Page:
How To Prevent Mold Growing On Your Kombucha
Unless you’re reading this article from inside a “clean room” in a hospital, nuclear facility, or semiconductor manufacturing plant, you’re currently surrounded by thousands of mold spores. They’re in the air, in the fabrics on the furniture, in the plaster on the wall and ceiling – they’re everywhere. Most of these molds are harmless, but some of them have the potential to colonize and develop into clusters that present health risks to humans (especially children and older adults).
Many of these molds are already associated with food, like the molds that grow on stale bread or overripe fruit. Some are essential to food production, in fact, such as the blue molds that give Roquefort cheese its distinctive flavor and appearance, or the molds that turn soybeans into miso paste. However, none of them are ones that you want contaminating your kombucha or spoiling your SCOBY (Symbiotic Colony Of Bacteria and Yeast).
To prevent mold problems when brewing kombucha, follow these simple tips:
Keep Your Equipment Clean
Everything involved in kombucha brewing should be clean: your equipment, the utensils, the plate you use to hold the SCOBY when you’re transferring it from one brewing container to another, your hands. Although you need to avoid using anti-bacterial soap, which will harm the SCOBY, you should scrub your hands well before touching the SCOBY, including under your fingernails. Rinse off any soap residue using filtered water.
When you clean your equipment, use hot water and soap, then rinse under filtered water. It’s a good idea to do a final rinse using a mixture of distilled vinegar and filtered water, to make sure all of the soap is gone.
If you use the same pot to boil the water for your sweet tea mixture that you used for cooking your dinner the night before, make sure it’s absolutely clean before you start. In fact, if you can use separate equipment for kombucha brewing you won’t have to worry about accidentally getting bits of leftover food mixed into your kombucha starter.
Use a clean cloth to cover the brewing container and make sure it’s tightly wrapped around the top of the container. Avoid using cloth that attracts lint, or that is made out of a fuzzy material that could drop particles into the liquid. The cloth should be tightly woven so that it keeps out airborne mold spores and dust particles as well as insects.
Keep Your Workspace Clean
Make sure all your work surfaces are clean, to avoid accidental contamination. It’s a good idea to keep the area clear of indoor plants, which often have excess mold buildup in the potting soil or on the leaves.
Many people find that they have problems with mold when there are smoke particles in the air where they are brewing kombucha, so avoid smoking. The smoke from cigarettes will change the pH of the kombucha tea, and leave it vulnerable to the mold spores. Smoke from cooking – especially fatty foods – will also collect on the top of the kombucha tea, and interfere with the flow of oxygen that the SCOBY needs to stay healthy.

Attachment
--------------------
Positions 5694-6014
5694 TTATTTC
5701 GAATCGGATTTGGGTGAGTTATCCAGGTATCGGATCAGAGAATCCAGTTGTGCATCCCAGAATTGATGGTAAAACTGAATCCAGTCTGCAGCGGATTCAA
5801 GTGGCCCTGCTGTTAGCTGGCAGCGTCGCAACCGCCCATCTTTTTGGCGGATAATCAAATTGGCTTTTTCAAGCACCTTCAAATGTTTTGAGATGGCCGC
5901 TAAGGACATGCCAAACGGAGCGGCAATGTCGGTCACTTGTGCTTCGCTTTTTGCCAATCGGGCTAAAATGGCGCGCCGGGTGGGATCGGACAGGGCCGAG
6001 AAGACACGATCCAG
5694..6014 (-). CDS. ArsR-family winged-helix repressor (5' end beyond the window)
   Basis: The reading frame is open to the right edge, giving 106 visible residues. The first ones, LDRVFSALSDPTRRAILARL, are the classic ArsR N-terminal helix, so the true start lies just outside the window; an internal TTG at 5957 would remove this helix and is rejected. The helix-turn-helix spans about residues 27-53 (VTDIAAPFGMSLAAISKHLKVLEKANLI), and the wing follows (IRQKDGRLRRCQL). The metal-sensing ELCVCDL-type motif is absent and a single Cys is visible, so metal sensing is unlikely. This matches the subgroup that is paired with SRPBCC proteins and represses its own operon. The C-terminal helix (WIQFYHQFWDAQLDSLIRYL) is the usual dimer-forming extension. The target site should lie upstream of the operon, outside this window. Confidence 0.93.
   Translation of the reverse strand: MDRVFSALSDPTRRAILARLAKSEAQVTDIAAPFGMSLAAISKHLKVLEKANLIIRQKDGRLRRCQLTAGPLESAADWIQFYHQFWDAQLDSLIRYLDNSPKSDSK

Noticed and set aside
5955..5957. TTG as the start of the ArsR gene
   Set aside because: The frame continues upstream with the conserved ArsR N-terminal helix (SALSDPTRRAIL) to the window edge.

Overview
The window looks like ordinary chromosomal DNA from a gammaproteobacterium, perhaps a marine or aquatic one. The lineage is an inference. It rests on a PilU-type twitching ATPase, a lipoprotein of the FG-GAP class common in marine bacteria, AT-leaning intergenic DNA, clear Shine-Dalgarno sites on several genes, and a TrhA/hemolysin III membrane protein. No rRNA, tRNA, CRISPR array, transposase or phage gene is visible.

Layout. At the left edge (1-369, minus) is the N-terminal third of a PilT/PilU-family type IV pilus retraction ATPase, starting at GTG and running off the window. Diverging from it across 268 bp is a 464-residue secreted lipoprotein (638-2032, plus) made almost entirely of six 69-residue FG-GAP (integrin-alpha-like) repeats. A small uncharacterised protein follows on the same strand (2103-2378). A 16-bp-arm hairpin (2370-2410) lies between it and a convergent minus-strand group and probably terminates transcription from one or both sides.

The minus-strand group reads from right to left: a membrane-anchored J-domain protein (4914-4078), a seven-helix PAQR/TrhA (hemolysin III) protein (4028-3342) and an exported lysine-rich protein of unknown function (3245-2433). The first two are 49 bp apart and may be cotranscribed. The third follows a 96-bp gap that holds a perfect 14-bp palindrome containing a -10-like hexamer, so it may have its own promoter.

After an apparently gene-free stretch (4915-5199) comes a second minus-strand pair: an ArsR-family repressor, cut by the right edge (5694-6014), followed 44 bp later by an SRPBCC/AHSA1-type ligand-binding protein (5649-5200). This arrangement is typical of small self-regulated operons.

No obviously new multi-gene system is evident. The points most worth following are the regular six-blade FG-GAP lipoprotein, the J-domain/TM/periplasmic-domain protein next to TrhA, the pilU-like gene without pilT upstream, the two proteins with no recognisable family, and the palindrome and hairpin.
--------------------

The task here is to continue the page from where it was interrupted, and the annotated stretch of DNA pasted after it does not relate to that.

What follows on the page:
While you don’t need to go overboard, use common sense when brewing. Don’t leave the SCOBY on the counter in reach of a curious dog or cat, don’t let your pet parakeet perch on the edge of the container you’re stirring sugar into, and don’t pick up a spoon to stir with out of the pile of dirty dishes next to your sink.
The clean workspace rule also applies to the place where you’re leaving your brewing container. Keep the brewing jar in a place that has good airflow, is free of dust, and has an even temperature and humidity.
Keep pH Levels Low
Make sure you add enough starter and/or vinegar to your sweetened tea to keep the pH low at the beginning of the brewing process. Many molds like the sugars in the tea just as much as the SCOBY does, and at the beginning of the brewing cycle, your SCOBY will not have had time to convert those sugars into acids that fight off the invading molds. Follow the correct brewing method for kombucha (LINK TO KB-Brewing-Kombucha-How-Much-To-Add) by using the right ratio of ingredients.
Keep Temperatures High
If the SCOBY and the liquid are too cool, the process of converting sugars to acids will go more slowly. This gives the mold more opportunities to grow. You need to keep the brewing container at room temperature, or an average of 75F. The temperature should not get below 65F or above 85F.
There are several ways you can keep your kombucha culture warm
- wrap a heating pad or heated blanket around the jar
- put the jar on or near something that is always warm, like the refrigerator
- use a heating mat inside a closed box or cupboard
If you live in a very warm environment, keep the kombucha cool by placing it in a dark cupboard that has good airflow.
NOTE: If your sweet tea is too hot when you add the SCOBY, you will kill off some or even all of the yeast and bacteria in the colony, and both the dead SCOBY cells and the sweet tea will attract mold. Make sure your sweet tea has cooled to room temperature before adding the SCOBY.
Use Quality Ingredients
If your water is contaminated, your kombucha will be, too. That’s why it’s best to use filtered or distilled water for brewing kombucha.
Use the best ingredients you can find. While you can use either loose tea or bagged tea for brewing kombucha if the tea leaves are old, they could be moldy or dusty.
Don’t use flavored teas or essential oils for flavoring because the oils will rise to the top of the liquid and damage the SCOBY by blocking the oxygen flow.
If you’re experimenting with ingredients and making second fermentation kombucha be sure you have some backup SCOBYs. When you add ingredients like dried fruit, fresh fruit, or whole spices, you’re also adding more things that molds like to colonize.